Madagascar / 0 Products

Madagascar became a French colony in 1897, leading to the introduction of the French franc-based currency. The Madagascar franc (MGF) was introduced in 1925, and French coins were in use, though with distinctive designs for Madagascar.

After gaining independence from France in 1960, Madagascar continued using the Madagascar franc until 2005, when it officially switched to the ariary. During this transition, the ariary was initially valued at 5 francs, with the dual usage of both denominations.

In 2005, Madagascar made a full transition to the ariary (MGA), making it one of the few currencies in the world not based on a decimal system. The ariary is subdivided into 5 iraimbilanja. However, the iraimbilanja has become obsolete due to its low value, and the ariary is the primary unit of currency.

Madagascar's current currency is the ariary (MGA), which has been fully implemented since 2005. The coins in use today in Madagascar and their denominations are 1 ariary, 2 ariary, 5 ariary, 10 ariary, 20 ariary and 50 ariary.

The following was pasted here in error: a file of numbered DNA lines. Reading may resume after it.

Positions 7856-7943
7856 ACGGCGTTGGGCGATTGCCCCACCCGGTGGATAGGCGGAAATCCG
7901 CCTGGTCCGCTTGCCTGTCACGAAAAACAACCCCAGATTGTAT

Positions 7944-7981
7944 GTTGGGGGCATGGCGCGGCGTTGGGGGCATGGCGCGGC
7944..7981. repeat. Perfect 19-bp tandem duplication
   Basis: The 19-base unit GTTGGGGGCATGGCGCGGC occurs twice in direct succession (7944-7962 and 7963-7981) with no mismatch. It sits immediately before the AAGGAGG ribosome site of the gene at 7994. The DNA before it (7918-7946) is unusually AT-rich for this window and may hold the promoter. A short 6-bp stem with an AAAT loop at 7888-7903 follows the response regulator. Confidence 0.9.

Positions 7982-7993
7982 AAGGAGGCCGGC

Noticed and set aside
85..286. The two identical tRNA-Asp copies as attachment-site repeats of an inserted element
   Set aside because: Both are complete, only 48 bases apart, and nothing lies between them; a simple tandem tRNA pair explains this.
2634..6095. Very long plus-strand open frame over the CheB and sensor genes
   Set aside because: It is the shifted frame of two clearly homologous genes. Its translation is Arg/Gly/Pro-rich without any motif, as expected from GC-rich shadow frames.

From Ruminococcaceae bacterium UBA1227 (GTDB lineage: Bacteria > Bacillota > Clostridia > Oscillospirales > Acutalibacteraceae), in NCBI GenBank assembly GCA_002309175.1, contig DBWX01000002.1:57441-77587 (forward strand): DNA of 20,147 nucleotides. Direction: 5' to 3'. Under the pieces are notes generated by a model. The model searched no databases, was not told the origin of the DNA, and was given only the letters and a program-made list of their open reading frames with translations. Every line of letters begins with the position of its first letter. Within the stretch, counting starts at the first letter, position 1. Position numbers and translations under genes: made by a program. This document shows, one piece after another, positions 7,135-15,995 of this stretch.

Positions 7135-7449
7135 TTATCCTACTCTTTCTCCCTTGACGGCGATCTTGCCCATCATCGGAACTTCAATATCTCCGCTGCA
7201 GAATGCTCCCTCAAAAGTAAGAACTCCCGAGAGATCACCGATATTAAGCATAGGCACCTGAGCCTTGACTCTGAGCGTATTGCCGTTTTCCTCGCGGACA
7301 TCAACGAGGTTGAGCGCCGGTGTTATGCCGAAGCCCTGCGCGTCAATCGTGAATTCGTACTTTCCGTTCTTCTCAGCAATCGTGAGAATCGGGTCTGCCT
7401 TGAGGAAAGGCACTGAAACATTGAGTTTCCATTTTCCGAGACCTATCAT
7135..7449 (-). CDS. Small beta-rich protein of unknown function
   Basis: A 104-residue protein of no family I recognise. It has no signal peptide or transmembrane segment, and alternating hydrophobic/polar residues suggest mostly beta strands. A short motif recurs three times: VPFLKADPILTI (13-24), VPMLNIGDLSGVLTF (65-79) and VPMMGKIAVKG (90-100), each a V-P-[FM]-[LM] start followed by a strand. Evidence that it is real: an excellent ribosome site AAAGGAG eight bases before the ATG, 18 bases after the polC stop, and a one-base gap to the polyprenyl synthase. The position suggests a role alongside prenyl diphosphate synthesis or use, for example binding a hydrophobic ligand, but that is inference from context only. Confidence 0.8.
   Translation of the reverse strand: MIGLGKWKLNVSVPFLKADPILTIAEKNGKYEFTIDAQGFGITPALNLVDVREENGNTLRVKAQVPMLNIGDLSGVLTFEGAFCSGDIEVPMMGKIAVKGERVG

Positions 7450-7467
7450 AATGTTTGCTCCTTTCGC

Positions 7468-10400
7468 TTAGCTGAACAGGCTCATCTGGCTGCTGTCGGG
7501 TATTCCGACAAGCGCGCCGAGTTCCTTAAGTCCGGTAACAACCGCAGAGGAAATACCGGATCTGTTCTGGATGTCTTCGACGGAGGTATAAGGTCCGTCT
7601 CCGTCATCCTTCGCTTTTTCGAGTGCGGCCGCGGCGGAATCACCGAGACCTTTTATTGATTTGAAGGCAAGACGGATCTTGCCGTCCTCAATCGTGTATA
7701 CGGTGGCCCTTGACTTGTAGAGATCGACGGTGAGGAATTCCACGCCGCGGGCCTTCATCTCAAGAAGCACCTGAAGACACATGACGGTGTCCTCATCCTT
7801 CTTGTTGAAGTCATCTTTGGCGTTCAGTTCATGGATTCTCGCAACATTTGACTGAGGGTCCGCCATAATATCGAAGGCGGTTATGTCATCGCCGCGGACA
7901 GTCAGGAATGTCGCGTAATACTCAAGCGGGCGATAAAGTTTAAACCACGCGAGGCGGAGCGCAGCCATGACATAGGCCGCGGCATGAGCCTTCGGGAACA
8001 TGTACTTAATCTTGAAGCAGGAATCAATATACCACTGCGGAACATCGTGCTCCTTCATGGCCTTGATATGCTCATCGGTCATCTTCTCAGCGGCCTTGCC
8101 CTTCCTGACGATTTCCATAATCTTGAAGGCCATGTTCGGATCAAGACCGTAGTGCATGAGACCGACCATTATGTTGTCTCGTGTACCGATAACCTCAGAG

Low denomination coins are generally made from lightweight metals like aluminum, which is used for smaller values like the 1 ariary, 2 ariary, and 5 ariary. On the other hand, higher denomination coins typically consist of sturdier metal combinations, such as copper and nickel, providing extra durability and a more substantial weight. This sturdier composition is typical for coins like the 10 ariary, 20 ariary, and 50 ariary.

Madagascar's coins often showcase unique features and designs that reflect the country's culture, history, and biodiversity.

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